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Wednesday, April 23, 2014
Newborn and Infant Care
Baby in pain
I have a 10 week old baby and am convinced something is not right with her. She is always very uncomfortable, twisting and turning her torso (sometimes with very sudden jerky movements), kicks her legs and pushes on anything near her, claws at my chest when I hold her, and cries out in a pain cry. She is 75% breastfed and 25% formula (lactose free because I thought it may be the problem). She wakes from her sleep and cries out. Needless to say, she sleeps extremely poorly. She does have quit a bit of flatulence and often burps an hour after eating. We did have an upper GI which was negative for reflux. I really think she has an intestinal or bowel problem What do you think? Please help, I hate seeing my daughter in so much pain.
Sorry for the delay in answering this question but I was out of town at a professional meeting. It sounds as if both you and your daughter are having a time with her discomfort. First it is extremely important that you follow YOUR instincts. If you think something is the matter with your daughter you need to pursue finding out the cause. A mother instinct is very strong. If your health care provider is not giving you the assistance you feel is needed then perhaps you should investigate finding another provider. Based on what you have told me it appears that she does have some colic. This is something that is very frustrating for both the parents and the child. There are a few comfort measures you can do to help alleviate her discomfort. Always feed her as soon as she begins to get hungry. This will keep her from gulping down her feeding along with excessive air, which could be causing some of her discomfort. If she is getting a bottle, be sure that the nipple is completely covered with formula during the feeding so that she does not get any extra air. Do not let her suck on the nipple after the formula is gone. Consistently burp her during each and every feeding and at the end of each feeding. You may try placing her on her abdomen over your thighs and gently patting her in this position. Some baby`s burp very well like this, others do not. If you use a more upright position, try to place her fully upright, so that more of the air will rise and be expelled. During episodes of crying you can try placing her in your lap on her back. Then move her legs in a bicycle riding motion. This often times helps with expelling gas. It may be helpful to you and your health care provider if you begin to keep a diary. Include in this record the type, time, duration and or amount of the feeding, along with how she burped, and when she was burped. Then keep a record of her periods of discomfort, and what you tried that worked or did not work.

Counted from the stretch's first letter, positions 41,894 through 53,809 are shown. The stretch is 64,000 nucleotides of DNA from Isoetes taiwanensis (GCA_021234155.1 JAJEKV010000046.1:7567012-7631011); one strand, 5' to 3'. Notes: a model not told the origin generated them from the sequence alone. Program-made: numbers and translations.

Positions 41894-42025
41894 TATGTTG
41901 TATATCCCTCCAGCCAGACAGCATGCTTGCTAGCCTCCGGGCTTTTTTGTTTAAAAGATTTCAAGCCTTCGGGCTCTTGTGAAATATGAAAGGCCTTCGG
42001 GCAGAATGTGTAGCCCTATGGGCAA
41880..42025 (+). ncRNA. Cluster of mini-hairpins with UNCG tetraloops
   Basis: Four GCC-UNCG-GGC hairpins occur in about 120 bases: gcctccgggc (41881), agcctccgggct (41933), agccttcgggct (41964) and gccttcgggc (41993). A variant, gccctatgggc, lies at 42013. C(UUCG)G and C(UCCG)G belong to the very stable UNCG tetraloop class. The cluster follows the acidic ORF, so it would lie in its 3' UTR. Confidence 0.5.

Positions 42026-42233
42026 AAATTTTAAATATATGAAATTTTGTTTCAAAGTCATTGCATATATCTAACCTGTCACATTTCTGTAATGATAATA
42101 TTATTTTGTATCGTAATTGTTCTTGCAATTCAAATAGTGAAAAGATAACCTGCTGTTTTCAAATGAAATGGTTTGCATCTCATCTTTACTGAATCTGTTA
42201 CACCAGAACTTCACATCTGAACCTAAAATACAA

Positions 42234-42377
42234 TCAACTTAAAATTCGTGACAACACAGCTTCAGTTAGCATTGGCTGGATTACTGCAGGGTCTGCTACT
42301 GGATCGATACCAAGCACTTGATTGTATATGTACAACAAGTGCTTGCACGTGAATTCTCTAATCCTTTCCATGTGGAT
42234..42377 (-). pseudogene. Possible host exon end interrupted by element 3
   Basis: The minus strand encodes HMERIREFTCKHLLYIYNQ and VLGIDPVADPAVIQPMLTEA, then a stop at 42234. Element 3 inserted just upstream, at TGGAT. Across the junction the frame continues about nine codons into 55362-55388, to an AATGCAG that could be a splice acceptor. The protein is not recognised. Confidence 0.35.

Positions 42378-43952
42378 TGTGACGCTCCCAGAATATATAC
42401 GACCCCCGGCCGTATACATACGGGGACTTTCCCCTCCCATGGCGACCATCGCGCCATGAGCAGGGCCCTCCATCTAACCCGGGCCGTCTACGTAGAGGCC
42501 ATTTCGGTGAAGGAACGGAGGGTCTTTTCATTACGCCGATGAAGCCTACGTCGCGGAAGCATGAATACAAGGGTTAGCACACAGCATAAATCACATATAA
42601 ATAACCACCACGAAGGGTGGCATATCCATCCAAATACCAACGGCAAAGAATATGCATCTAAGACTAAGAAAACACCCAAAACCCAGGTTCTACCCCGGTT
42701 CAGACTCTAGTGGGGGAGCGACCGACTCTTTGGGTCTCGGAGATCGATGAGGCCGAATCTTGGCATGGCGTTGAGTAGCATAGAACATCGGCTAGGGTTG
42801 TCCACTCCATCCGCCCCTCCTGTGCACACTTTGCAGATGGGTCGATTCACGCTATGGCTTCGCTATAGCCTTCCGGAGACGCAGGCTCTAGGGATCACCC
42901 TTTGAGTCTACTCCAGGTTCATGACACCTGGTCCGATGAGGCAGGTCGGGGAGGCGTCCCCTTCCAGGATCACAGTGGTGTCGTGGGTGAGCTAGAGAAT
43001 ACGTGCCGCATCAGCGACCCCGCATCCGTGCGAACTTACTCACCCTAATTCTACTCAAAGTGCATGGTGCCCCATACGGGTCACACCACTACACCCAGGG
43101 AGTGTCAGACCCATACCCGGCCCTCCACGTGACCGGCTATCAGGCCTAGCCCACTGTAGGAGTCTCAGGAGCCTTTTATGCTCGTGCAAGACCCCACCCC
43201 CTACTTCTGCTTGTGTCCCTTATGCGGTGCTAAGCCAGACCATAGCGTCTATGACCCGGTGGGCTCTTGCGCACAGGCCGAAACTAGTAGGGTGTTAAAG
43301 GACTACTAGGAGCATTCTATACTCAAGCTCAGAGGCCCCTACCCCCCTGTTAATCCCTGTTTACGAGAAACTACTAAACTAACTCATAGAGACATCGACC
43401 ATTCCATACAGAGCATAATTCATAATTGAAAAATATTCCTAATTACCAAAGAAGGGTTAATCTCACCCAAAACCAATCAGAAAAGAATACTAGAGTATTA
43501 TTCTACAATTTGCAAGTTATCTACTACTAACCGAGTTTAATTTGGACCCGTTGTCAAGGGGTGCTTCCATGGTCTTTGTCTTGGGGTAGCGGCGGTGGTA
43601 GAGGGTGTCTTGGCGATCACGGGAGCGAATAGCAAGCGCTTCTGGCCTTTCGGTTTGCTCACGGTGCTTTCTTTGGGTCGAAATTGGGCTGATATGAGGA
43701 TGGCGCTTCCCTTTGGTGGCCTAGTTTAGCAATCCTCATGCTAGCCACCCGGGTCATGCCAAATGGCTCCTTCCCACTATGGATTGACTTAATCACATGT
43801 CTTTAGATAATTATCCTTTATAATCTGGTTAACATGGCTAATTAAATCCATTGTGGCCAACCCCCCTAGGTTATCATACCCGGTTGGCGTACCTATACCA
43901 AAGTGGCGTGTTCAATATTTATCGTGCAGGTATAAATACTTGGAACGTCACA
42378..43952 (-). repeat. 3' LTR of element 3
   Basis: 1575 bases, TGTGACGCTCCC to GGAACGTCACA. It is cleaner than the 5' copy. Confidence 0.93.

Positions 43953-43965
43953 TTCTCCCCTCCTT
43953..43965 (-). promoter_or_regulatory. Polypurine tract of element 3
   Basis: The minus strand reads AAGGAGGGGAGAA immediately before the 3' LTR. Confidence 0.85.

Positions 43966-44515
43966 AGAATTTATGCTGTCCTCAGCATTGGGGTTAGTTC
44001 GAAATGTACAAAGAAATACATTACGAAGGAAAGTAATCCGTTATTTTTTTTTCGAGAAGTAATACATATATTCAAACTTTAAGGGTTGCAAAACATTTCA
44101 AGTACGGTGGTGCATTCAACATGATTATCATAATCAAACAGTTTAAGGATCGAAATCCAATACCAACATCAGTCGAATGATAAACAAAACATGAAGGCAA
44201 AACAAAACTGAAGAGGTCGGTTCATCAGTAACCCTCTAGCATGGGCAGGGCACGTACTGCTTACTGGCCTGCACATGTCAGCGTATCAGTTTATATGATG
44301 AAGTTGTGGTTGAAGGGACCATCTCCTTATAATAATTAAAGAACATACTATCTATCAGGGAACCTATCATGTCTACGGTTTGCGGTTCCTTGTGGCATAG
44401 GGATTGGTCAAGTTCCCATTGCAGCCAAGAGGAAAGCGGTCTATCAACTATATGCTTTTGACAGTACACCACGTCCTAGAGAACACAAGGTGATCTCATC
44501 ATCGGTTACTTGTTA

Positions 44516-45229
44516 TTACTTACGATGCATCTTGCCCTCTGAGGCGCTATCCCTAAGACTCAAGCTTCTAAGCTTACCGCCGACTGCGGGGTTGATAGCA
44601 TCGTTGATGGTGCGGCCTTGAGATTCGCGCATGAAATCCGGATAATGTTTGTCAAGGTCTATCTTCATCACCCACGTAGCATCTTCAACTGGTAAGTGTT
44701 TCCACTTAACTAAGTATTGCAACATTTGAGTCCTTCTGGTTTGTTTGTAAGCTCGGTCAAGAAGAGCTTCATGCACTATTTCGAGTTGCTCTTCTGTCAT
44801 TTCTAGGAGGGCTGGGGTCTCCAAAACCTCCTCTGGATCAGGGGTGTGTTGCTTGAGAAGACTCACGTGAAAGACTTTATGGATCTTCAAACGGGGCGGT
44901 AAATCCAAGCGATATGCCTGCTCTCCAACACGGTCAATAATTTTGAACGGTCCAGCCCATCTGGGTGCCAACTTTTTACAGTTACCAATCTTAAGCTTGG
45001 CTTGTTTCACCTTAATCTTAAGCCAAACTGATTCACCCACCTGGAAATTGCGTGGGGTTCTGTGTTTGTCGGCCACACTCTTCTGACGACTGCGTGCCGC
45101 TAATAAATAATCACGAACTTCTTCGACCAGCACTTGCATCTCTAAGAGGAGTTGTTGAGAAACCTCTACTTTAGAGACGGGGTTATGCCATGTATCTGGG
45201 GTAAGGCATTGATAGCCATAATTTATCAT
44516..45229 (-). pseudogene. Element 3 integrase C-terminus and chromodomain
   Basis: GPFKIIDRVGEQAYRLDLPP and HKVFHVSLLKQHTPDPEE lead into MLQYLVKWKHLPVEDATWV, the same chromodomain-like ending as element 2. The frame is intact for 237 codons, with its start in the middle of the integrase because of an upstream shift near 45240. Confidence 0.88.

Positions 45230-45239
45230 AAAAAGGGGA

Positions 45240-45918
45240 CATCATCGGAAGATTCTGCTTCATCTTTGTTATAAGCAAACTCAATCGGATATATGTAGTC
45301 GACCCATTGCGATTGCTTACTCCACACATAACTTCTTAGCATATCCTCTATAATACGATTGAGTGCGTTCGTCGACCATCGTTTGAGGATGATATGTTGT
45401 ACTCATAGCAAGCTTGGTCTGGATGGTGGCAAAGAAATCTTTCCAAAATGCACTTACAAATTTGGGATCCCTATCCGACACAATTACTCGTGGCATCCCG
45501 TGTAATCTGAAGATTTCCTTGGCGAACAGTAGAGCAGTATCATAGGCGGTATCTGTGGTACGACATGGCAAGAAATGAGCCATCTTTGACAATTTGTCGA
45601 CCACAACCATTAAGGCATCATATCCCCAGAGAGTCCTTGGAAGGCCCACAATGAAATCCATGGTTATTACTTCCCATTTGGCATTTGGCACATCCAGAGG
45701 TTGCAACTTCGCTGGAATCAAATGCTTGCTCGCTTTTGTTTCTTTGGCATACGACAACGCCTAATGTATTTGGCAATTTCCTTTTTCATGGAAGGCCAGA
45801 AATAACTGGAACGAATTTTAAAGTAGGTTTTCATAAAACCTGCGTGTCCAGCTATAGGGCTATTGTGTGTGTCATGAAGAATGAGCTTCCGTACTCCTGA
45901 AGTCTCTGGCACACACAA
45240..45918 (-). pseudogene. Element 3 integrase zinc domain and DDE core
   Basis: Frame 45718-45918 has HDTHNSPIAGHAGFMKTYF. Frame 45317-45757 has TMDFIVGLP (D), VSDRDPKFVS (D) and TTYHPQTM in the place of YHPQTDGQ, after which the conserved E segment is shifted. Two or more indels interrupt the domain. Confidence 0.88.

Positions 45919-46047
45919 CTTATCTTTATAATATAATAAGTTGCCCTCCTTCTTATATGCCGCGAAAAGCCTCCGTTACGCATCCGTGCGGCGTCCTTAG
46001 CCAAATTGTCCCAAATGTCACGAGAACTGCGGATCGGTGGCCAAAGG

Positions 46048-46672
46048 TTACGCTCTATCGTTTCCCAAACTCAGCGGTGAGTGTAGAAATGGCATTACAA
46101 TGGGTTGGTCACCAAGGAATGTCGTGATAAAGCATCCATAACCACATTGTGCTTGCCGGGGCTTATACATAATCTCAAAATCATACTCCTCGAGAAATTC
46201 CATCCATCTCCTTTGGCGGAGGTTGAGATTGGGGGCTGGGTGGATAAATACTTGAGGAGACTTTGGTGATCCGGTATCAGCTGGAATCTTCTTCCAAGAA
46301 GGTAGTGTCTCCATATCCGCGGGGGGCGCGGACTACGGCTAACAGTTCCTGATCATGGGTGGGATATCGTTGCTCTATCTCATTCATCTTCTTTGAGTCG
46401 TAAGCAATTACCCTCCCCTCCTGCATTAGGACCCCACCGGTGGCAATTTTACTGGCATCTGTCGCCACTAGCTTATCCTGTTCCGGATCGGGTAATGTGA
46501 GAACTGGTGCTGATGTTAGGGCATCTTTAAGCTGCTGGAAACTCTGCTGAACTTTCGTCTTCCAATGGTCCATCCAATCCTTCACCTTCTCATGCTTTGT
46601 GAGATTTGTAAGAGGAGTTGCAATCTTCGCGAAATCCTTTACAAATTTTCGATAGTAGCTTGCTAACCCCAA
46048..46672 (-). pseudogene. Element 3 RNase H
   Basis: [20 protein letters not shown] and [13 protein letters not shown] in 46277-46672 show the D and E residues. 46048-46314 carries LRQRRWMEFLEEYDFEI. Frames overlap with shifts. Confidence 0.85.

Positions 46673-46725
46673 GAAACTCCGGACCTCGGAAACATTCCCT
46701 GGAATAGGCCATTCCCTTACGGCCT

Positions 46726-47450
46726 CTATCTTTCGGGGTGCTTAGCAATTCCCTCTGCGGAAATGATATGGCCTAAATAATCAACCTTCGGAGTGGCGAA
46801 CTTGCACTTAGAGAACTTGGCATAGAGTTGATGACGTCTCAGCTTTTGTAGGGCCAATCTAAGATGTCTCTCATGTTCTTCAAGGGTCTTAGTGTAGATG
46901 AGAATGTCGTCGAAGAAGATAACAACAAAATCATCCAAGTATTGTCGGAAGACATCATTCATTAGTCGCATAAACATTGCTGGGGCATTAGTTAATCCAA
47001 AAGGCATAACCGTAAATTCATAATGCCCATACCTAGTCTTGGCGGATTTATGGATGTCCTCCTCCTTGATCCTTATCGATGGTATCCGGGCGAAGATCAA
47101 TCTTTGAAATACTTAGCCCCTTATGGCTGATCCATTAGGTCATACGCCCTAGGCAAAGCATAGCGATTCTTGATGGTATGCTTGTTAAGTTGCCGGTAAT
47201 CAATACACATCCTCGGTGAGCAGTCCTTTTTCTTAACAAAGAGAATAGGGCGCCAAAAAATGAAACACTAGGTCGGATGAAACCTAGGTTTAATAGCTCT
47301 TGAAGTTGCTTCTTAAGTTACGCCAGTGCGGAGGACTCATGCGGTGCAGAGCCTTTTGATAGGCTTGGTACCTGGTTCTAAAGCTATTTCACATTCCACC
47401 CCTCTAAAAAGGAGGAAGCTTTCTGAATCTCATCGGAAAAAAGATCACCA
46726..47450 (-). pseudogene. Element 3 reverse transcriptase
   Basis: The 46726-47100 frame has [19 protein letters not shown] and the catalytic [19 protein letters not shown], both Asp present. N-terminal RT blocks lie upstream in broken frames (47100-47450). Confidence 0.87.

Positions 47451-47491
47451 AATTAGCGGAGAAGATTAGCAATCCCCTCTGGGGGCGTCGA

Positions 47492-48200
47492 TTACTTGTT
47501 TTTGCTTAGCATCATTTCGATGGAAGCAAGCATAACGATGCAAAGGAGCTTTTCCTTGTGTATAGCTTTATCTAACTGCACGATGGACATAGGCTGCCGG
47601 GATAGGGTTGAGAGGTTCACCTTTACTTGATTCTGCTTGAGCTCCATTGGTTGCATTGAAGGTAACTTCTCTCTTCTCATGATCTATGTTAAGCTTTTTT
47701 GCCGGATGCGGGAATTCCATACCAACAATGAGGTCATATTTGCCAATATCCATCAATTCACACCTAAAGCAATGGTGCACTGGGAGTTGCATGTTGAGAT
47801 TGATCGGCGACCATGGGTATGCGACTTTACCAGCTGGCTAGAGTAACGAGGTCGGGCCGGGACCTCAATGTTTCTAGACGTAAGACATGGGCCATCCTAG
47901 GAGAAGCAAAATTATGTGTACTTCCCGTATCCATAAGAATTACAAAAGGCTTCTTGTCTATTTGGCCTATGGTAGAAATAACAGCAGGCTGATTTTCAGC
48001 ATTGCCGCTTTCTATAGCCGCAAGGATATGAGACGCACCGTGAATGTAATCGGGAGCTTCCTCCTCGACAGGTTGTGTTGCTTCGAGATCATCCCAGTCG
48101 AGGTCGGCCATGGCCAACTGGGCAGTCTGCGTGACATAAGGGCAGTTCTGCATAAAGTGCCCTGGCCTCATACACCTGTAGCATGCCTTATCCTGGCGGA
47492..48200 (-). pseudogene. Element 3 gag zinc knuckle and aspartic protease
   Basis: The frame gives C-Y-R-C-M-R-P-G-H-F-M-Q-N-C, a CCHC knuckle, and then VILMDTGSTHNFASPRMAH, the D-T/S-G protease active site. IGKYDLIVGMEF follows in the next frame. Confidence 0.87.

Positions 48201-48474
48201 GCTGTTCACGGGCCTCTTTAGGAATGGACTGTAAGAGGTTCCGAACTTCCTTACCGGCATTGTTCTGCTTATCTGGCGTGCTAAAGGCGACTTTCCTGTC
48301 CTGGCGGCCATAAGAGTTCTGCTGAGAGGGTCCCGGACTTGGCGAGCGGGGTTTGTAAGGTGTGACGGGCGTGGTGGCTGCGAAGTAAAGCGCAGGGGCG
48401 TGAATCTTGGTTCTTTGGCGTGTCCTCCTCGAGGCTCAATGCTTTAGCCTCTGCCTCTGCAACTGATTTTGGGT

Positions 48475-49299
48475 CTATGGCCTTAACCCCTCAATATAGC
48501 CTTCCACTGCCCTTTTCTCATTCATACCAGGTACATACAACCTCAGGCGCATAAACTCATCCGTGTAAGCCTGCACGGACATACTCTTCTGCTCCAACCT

Tina Weitkamp, RNC, MSN
Associate Professor of Clinical Nursing
College of Nursing
University of Cincinnati